Latest quotes | Random quotes | Vote! | Latest comments | Add quote

I must begin by saying something about the old Germany. That Germany, too, suffered from superficial judgment, because appearances and reality were not always kept apart in people's minds.

quote by Report problemRelated quotes
Added by Lucian Velea
Comment! | Vote! | Copy!

Share

Related quotes

Something About The Trees

I remember what my father told me:
There is an age when you are most yourself.
He was just past fifty then,
Was it something about the trees that make him speak?

There is an age when you are most yourself.
I know more than I did once.
Was it something about the trees that make him speak?
Only a single leaf had turned so far.

I know more than I did once.
I used to think he'd always be the surgeon.
Only a single leaf had turned so far,
Even his body kept its secrets.

I used to think he'd always be the surgeon,
My mother was the perfect surgeon's wife.
Even his body kept its secrets.
I thought they both would live forever.

My mother was the perfect surgeon's wife,
I can still see her face at thirty.
I thought they both would live forever.
I thought I'd always be their child.

I can still see her face at thirty.
When will I be most myself?
I thought I'd always be their child.
In my sleep it's never winter.

When will I be most myself?
I remember what my father told me.
In my sleep it's never winter.
He was just past fifty then.


Submitted by Jt

poem by Report problemRelated quotes
Added by Poetry Lover
Comment! | Vote! | Copy!

Share

Something About The Weather

Dear sister, you have no idea
About the weather here
The earth is dry
We haven't seen any rain
For the past few years
And hunger is striking.

Looking out through the window
Father is trying to forecast the weather
And he has been saying something
But no one heard what the exact words are
For he's talking to no one, but himself.
Oh! how terrible things are here
The weather is bad, so bad that
I am beginning to believe what father has said.

'This is not weather, but a curse laid upon us.'
23/03/2004

poem by Report problemRelated quotes
Added by Poetry Lover
Comment! | Vote! | Copy!

Share

To Know Something About It

When in Rome,
It may be to one's advantage...
To make attempts to do what the Romans do.
With a following of their rules and customs.

But when one decides to visit Poland,
Trying to impress the Polish,
With the speaking of Italian...
Or the French with the speaking of Spanish,
May not achieve the welcoming one expects.

It is suggested to receive,
What one believes is respect...
Is to know something about it.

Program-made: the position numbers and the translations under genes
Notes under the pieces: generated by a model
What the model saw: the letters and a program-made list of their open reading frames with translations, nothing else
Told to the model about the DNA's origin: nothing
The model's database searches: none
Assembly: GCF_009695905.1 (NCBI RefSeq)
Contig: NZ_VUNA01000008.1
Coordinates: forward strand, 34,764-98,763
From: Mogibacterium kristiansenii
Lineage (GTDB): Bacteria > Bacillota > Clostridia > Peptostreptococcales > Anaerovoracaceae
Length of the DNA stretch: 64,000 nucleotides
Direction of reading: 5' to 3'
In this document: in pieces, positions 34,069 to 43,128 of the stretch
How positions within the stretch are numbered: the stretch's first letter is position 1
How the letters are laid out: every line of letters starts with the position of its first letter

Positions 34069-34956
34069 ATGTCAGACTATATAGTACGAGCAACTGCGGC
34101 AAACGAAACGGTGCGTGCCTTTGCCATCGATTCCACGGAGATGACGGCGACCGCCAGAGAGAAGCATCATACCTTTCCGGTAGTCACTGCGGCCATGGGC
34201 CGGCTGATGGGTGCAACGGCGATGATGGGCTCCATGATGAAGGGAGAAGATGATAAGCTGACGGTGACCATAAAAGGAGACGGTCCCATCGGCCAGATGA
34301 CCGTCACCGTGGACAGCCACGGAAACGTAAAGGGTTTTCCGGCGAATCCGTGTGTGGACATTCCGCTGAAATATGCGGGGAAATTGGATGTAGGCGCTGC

To ensure it is recognized by others,
When it is projected and reflects.

poem by Report problemRelated quotes
Added by Poetry Lover
Comment! | Vote! | Copy!

Share

There Is Something About Being Shattered

Nothing intentionally broken into pieces,
Over an extended period of time...
Can be painfully put back together again.
As if the act and the lack of integrity,
Restores an unblemished image.
An image not to neglect!
And from its beginning held with the utmost respect.

Or can those responsible for such misdeeds,
Be forgiven back into an innocence remembered.
As if the raising of hypocrisies have rights to be praised!

There is something about being shattered,
That matters!
There is something about a wound inflicted,
That remains intact!
There is something about life,
That should be taught to keep treasured!
And this fact kept from falling off a path that's tracked.

poem by Report problemRelated quotes
Added by Poetry Lover
Comment! | Vote! | Copy!

Share

The Old Road, The Old Way

Somewhere, somehow
There must be a road, a path
That goes, that leads beyond
Way beyond woman and man...
A Way, that really can be travelled
By all who desire;
An old-old road, a dirt trail
From the deep past
To far ahead
-neither traversed by plane, boat nor rail-
Simply a road, a path
To be walked, crawled, or carried upon by mortal man...
Blazed from and for eternity
-not always difficult nor easy-
A quiet, a gentle Way
Ever calling, ever leading
A peaceful, a beautiful trail...
It is somewhere, out there, and in here
Then and now, forever
From before light, to beyond the last sunset
Going so far
That it now only 'seems' to be
Yet so near
It always is.
Only God truly knows
Where all it's been
And to where fully it finally goes.
But for all
All who do seek
It is a very welcome old road, a good old path;
Down it look, see
A connecting... of now to all eternity...
A million-million
Perhaps a billion-billion
Shadows upon it go, and shall go
One and all forever unending.
Along the way is such beauty
Peace is the air to breath
Rest and joy the pace offered
Something grand dim and far ahead
Where music and laughter faint is heard
A place of great dancing, and fiesta surely awaits.
This old road, the true-old path
So hard to see
Yet so easy to find
It runs between the eternities
Connecting God to man
The never beginning
With the never ending
It shall forever stand.
Tread upon it, walk it's wonderous way
Released from burden
Heart and soul begin to mend.
No more pacing the cage
End of the ravinous age
Stroll freely on
Meander joyfully along
This good old path